Piirsalu, P., Kaart, T., Nutt, I. et al. 2020. The effect of climate parameters on sheep preferences for outdoors or indoors at low ambient temperatures. Animals 10(6), 1029.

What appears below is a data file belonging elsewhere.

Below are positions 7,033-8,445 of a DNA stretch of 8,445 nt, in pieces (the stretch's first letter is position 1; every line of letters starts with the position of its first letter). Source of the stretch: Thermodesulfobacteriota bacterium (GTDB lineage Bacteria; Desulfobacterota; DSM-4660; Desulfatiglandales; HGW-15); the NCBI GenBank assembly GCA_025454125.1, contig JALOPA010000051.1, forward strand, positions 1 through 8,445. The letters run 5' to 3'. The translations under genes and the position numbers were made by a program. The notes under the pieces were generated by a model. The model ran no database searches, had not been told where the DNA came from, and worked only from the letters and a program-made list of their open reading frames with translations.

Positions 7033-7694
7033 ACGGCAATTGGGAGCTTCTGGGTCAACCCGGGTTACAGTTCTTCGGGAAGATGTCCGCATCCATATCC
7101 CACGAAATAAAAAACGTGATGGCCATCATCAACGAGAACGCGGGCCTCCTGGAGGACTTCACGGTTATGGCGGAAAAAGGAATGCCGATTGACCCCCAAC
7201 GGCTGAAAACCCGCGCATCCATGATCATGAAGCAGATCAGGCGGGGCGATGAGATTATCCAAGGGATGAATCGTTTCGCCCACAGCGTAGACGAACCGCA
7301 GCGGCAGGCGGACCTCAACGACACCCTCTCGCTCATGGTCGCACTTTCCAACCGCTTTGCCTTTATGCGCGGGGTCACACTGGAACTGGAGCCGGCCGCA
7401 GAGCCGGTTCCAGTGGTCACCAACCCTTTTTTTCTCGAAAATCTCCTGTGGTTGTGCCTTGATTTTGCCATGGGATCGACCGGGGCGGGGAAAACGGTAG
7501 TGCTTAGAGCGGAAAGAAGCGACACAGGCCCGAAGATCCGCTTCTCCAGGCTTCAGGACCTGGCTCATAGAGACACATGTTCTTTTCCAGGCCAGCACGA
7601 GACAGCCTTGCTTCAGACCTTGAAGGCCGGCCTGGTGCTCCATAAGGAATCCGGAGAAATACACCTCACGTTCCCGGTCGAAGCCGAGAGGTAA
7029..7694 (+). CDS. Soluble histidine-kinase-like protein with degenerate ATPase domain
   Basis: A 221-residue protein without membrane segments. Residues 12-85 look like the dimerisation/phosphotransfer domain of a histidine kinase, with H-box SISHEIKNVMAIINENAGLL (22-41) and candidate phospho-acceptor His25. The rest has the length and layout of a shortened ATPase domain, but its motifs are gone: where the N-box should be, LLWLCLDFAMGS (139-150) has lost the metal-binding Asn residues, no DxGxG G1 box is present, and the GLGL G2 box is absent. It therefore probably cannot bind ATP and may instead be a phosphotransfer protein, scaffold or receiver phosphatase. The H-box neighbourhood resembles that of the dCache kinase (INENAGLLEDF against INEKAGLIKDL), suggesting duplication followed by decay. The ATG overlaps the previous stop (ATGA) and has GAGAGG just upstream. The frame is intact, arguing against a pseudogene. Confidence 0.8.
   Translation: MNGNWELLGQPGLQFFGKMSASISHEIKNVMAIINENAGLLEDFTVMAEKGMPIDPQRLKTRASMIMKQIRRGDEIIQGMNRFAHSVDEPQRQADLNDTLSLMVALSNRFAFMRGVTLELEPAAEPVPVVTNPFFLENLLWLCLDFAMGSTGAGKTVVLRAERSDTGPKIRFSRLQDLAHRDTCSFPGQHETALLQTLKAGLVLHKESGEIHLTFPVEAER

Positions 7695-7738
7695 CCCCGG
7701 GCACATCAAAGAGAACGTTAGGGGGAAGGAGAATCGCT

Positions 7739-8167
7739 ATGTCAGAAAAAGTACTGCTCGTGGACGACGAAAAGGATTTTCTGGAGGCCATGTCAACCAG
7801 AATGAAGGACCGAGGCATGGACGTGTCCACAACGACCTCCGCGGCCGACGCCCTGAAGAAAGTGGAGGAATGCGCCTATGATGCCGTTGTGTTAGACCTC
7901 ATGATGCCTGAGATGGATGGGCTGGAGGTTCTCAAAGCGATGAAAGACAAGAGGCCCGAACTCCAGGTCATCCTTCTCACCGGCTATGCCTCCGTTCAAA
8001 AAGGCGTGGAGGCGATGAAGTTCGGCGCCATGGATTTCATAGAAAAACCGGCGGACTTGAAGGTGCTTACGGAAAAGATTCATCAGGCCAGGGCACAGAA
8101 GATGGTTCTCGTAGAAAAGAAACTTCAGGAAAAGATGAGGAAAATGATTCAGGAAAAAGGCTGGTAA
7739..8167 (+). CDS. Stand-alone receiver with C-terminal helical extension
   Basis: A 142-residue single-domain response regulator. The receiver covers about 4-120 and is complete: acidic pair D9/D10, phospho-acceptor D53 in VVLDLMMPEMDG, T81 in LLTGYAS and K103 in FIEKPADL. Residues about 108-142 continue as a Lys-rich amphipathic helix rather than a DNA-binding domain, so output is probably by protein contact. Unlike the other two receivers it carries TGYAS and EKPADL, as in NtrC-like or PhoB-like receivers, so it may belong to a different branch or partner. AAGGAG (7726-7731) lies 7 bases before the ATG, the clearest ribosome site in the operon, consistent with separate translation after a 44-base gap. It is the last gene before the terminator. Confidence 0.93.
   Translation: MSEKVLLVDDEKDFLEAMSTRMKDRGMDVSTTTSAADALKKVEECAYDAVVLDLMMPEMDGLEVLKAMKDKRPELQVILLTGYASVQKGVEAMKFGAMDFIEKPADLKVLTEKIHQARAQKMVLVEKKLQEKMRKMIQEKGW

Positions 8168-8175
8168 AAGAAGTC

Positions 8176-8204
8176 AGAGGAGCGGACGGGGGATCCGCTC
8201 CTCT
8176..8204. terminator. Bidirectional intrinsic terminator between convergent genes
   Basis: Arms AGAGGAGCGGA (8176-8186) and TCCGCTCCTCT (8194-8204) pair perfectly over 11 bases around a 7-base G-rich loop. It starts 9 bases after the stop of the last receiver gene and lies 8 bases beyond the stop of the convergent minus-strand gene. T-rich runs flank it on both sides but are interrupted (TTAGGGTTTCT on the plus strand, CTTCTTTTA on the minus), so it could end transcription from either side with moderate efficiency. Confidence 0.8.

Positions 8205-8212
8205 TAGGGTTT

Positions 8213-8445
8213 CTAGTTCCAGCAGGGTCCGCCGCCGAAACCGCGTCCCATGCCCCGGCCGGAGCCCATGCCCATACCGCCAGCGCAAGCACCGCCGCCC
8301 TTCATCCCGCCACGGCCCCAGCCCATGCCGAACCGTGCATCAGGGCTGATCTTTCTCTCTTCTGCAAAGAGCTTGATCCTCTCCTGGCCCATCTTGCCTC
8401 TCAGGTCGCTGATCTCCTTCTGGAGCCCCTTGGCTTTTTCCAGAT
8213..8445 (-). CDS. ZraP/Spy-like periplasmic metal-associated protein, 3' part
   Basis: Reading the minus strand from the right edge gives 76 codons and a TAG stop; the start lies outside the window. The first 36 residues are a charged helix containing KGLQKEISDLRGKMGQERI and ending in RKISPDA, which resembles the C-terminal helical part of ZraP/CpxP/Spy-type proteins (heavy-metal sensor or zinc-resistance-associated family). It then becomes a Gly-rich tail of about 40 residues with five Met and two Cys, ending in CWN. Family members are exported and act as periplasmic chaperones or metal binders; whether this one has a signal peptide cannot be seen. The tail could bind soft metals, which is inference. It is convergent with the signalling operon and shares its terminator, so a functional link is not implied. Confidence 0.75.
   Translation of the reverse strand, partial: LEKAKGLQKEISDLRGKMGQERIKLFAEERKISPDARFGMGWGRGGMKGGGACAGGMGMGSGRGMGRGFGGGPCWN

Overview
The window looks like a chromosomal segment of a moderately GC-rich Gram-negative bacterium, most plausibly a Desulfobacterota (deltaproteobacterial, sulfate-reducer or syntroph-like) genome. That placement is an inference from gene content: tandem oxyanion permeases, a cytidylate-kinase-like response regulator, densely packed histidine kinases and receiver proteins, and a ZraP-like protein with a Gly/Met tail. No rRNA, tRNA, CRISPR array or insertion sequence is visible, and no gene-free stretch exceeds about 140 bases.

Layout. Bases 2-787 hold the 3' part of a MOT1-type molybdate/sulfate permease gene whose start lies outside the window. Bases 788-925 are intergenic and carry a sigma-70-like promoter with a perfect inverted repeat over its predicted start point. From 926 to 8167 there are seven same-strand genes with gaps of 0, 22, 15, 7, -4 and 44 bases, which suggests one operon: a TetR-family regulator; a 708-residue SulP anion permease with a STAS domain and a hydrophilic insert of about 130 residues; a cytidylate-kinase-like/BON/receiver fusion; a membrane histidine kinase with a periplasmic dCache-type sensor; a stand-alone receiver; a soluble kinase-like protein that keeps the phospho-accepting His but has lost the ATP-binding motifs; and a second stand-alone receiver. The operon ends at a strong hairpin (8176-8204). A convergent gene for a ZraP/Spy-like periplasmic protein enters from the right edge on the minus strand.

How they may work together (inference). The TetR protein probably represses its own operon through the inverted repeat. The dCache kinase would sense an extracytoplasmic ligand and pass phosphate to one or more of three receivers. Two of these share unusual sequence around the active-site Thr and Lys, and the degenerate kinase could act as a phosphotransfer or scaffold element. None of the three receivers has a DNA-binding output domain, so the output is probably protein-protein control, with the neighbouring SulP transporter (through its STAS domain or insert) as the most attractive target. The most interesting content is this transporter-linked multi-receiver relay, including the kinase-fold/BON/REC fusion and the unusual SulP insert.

Threshold temperatures for cold stress in sheep are not well understood, the available literature is somewhat dated and reports relate to winter temperatures that are relatively benign. Sheep’s preferences for outdoor versus indoor environments, when given free access to both, were investigated in the winter period at temperatures as low as −23 °C. Two sheep farms, one with access to a permanent uninsulated barn and one with a polytunnel shelter, both with free access to an outdoor area, were used. Observations were made with a camera positioned to register numbers of sheep outdoors and indoors, with one image taken hourly over twenty-four hours. The sheep clearly preferred to be outdoors; on all occasions the majority of the sheep were outdoors. There was, however, a significant decrease, albeit small, in the numbers of sheep choosing to be outdoors at lower temperatures (p < 0.001), higher relative humidity (p < 0.001) and greater wind chill (p < 0.001). Therefore, even at cooler temperatures than reported previously, sheep are motivated to be outdoors rather than indoors. It is not implicitly good for their welfare, and may not be true for lambs and shorn sheep, but accessing an outdoor area appears to be what they choose to do when given the choice.